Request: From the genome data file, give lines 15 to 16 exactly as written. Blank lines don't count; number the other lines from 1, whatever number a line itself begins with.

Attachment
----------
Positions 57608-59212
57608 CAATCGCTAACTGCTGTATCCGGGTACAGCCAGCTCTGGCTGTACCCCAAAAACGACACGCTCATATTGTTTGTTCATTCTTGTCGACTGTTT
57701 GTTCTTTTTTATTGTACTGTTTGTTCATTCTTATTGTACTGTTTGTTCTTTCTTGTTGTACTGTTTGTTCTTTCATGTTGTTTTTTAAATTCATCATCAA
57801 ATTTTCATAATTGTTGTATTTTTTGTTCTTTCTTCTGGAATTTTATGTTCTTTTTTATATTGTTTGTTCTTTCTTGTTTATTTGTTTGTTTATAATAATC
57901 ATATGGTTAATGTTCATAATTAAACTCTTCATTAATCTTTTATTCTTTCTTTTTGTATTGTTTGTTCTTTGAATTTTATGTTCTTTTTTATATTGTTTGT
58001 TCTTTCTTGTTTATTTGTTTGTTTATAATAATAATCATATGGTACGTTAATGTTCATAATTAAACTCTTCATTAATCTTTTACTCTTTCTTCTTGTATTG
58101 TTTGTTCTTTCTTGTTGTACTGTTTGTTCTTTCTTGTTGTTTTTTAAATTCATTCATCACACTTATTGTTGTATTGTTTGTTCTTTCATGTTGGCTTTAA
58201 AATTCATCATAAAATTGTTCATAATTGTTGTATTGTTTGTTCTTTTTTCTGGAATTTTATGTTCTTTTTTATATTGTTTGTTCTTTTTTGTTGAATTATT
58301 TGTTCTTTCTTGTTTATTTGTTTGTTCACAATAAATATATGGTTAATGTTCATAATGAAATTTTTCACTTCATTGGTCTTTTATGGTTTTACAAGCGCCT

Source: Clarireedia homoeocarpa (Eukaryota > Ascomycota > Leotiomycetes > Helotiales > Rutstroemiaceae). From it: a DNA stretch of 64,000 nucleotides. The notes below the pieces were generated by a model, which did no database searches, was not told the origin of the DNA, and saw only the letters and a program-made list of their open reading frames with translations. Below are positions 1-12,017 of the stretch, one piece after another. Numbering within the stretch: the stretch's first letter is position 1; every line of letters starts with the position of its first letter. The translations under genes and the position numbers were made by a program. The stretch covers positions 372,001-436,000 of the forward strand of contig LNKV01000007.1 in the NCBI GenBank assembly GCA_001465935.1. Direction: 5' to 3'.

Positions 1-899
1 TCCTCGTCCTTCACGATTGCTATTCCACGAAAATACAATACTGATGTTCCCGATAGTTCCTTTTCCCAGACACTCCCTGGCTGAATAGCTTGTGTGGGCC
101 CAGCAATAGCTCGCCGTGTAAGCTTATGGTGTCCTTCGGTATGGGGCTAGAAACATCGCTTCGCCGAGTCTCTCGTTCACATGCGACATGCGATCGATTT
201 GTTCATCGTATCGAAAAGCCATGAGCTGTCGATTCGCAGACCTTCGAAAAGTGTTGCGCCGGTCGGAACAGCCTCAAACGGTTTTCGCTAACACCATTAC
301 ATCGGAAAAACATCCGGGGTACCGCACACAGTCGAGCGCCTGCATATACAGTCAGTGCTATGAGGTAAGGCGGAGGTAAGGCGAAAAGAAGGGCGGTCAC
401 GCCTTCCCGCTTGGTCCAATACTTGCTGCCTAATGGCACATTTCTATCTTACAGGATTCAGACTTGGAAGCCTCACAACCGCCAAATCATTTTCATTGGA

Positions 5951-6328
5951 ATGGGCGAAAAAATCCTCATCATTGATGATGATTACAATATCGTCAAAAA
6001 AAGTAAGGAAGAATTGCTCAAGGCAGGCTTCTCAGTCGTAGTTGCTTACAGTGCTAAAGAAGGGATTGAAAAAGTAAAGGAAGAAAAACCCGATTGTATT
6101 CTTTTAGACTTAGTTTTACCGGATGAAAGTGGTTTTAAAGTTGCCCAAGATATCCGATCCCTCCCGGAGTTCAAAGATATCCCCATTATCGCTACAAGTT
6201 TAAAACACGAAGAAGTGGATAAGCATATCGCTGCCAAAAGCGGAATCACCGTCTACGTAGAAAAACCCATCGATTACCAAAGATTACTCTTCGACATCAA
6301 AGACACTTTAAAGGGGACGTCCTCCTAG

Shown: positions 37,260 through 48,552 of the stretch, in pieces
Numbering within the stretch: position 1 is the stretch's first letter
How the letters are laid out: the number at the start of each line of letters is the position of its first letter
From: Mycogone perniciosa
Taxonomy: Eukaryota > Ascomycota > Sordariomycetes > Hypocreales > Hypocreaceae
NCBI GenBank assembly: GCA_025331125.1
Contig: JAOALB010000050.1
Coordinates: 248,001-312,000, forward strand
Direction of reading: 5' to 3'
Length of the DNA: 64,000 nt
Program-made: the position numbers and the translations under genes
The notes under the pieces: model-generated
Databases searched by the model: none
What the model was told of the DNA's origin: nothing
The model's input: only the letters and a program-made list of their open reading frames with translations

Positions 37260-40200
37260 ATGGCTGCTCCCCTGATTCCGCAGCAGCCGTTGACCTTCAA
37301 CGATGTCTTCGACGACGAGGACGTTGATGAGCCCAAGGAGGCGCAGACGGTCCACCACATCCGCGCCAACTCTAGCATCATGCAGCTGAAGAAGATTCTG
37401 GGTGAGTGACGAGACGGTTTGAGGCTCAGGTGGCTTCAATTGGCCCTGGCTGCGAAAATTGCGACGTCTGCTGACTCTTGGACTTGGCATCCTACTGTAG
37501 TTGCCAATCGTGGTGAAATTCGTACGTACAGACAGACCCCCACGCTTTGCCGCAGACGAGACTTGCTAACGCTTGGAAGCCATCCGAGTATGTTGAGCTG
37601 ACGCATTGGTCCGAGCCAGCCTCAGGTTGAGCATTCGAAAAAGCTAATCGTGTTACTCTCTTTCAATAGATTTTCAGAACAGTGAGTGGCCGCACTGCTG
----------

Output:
301 ATCGGAAAAACATCCGGGGTACCGCACACAGTCGAGCGCCTGCATATACAGTCAGTGCTATGAGGTAAGGCGGAGGTAAGGCGAAAAGAAGGGCGGTCAC
401 GCCTTCCCGCTTGGTCCAATACTTGCTGCCTAATGGCACATTTCTATCTTACAGGATTCAGACTTGGAAGCCTCACAACCGCCAAATCATTTTCATTGGA